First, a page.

KM: Yes, I feel that I am a role model to other Native American tribes. Especially, to those young ladies and little girls who are not the stereotypical pretty, skinny or smart girl. I am not your prettiest or skinniest or smartest girl out-there but I feel that representing all young women is very important! I hope others learn to always respect one another because, one must remember that, you are no better than the person next to yourself.

DK: Wise words and so much self confidence! Please take a moment to encourage someone who might be thinking about stepping into pageants?

KM: Some advice I would share with an individual who is just starting out in the pageant workd is to always be respectful. Remember, just because you have crown on your head, does not mean people need to meet your every need or desire. Never think you are above or are superior to anyone else. You are a cultural ambassador who represents and shares teachings about your tribe. Lastly, always have fun and be helpful, as much as possible. Before I entered the pageant world, I wish I knew that there are two types of people — one being completely two-faced and the other being so helpful and loving that you feel you have no way to thank them for all their generosity. But I have always notice there are more good people than bad, therefore, I am truly blessed and thankful to all those who people have helped me and continue to help, me and my family.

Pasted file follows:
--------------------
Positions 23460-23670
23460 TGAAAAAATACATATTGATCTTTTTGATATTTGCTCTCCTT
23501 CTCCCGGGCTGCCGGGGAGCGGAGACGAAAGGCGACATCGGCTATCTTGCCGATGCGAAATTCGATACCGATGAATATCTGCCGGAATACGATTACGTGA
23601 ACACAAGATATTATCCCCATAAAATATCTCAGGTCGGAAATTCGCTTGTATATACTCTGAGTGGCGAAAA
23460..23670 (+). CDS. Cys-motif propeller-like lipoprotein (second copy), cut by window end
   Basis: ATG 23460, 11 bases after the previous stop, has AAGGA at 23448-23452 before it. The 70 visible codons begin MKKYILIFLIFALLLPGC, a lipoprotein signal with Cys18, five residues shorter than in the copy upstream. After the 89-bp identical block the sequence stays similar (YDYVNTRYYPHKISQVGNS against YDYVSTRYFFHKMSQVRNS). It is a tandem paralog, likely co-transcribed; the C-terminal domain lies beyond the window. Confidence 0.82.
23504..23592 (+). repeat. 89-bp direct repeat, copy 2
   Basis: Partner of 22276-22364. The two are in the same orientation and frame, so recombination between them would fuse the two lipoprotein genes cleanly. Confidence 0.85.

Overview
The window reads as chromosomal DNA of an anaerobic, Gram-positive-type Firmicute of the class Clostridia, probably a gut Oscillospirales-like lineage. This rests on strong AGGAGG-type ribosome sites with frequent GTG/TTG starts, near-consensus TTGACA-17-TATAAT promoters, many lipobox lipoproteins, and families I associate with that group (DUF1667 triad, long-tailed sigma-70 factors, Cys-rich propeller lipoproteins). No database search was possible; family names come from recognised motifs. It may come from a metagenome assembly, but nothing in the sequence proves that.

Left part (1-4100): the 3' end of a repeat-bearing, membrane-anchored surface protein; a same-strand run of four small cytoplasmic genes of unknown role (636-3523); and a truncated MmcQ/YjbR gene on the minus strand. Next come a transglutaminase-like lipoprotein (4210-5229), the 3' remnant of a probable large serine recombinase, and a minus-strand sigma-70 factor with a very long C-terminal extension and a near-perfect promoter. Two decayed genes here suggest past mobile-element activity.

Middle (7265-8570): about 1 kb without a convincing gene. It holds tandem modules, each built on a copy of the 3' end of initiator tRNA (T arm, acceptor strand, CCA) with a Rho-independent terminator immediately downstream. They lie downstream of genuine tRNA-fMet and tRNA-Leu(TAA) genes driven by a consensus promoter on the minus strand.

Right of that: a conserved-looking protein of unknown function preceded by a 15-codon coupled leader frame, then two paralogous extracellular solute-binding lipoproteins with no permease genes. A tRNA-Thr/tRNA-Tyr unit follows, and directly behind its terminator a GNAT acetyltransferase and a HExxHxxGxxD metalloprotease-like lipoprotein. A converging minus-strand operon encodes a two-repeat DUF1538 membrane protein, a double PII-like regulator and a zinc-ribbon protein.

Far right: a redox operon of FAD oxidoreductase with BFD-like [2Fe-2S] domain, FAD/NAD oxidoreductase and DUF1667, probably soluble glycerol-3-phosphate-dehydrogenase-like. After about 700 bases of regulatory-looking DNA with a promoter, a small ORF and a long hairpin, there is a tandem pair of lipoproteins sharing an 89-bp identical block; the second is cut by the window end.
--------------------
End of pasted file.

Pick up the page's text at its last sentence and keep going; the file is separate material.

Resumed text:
DK: You are truly gracious and well-spoken! Thank you so much for your time today! Please bless our readers before you go?

KM: Ahééhéé. Thank you for this opportunity to comment on powwows.com Always remember you are an amazing person, you have all your ancestors, your family and your tribe behind you! Always strive for your perfection , hozoho’go na’dedish’da’a’l doo’. You are all beautiful and amazing, dah’ no’shooni’I’. Doesn’t it feel good to be Native?

DK: Great!!! Many thanks for your beautiful words!